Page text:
Most freelance bloggers probably assume that they have very few legal issues to contend with, and in general they tend to face significantly fewer potential legal hassles than their incorporated, multi-employee counterparts. Freelance bloggers usually work from home, they’re self-employed, and they may write for a variety of blogs (none of which they own or operate). In this case there are truly not too many legal issues to worry about. Once you start managing your own blogs you become responsible for the content. And if you actually succeed and end up hiring other writers to work with you, the potential for legal issues rises dramatically. But here are just a few legalities that the average freelance writer should be aware of when entering the blogosphere.
The major legal issue faced by nearly any type of writer centers on how information is used. Plagiarism is a pretty dirty word for writers and even accusations of copying the work of others can seriously damage a reputation. Proven plagiarism can also result in a criminal and/or civil lawsuit. If you run your own blog and you get slapped with a plagiarism suit the blame is all on you. But what about when you provide content to other blogs? Are they liable or are you? In truth, you probably both are. And while the offended party may go after the blog in pursuit of monetary damages under the assumption that they are liable (and more likely to have the money or insurance to cover such a ruling), don’t think you’ll be off the hook. The blog will likely turn around and come after you next. For this reason, it pays to do your homework, know what is acceptable when it comes to drawing information from other sources, and consider getting some kind of liability insurance to protect yourself.
Another common legal issue for many freelance workers revolves around contracts, or more specifically, the terms of employment and pay. If you fail to work under the umbrella of a contract it’s really only a matter of time before the wires get crossed and you end up working virtually for free. Any document by which you and your client agree to terms of work and pay will suffice as a legal contract (even the simplest purchase order will work), but many freelancers choose to create a basic contract of their own to ensure that there are no questions about the amount or deadline of payments. This is a necessary precaution for anyone that wants a legal leg to stand on if they have to go to court to secure payment for a job.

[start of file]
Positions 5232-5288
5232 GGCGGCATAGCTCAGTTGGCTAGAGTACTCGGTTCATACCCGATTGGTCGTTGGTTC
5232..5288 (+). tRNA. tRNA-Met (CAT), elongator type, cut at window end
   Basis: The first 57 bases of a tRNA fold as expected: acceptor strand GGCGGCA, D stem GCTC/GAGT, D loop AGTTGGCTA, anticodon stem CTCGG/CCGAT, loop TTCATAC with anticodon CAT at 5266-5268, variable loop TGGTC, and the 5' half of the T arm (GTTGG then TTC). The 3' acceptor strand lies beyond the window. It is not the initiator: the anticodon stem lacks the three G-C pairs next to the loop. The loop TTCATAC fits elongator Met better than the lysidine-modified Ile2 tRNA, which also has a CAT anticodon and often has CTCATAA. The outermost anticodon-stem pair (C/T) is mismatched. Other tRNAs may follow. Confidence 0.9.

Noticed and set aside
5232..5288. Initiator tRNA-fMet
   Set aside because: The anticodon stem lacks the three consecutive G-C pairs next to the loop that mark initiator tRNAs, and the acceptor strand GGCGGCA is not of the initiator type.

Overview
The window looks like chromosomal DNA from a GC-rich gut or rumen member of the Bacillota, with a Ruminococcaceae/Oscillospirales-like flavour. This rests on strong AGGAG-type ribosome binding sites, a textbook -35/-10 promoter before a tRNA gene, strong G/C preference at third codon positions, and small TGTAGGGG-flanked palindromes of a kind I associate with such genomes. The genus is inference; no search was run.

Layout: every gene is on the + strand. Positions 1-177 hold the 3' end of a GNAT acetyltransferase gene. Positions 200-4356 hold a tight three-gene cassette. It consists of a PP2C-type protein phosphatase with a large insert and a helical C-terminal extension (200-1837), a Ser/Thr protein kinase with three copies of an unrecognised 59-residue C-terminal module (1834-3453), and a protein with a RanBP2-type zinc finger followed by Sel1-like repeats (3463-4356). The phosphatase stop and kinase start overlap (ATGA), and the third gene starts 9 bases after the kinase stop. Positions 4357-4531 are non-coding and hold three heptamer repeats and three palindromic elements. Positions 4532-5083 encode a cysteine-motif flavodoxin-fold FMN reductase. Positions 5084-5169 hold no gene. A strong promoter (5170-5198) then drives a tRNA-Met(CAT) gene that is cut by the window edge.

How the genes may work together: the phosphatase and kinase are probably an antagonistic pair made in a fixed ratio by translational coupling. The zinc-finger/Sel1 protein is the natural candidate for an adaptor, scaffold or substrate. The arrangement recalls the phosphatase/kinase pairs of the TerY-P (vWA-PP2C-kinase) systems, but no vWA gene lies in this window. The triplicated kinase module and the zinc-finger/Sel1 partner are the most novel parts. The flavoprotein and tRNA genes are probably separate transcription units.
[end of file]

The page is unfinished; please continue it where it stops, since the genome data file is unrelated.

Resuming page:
You may also have to deal with non-compete clauses, non-disclosure agreements, publication rights, and any other terms that your clients dictate, but if you don’t like the terms all you have to do is turn down the job. Otherwise you could be prosecuted for a failure to comply with contractually agreed-upon conditions. You don’t need a masters in criminal justice to know that breach of contract is grounds for a lawsuit. Of course, this also works in your favor; if your client fails to hold up their end of the agreement you also have the right to sue.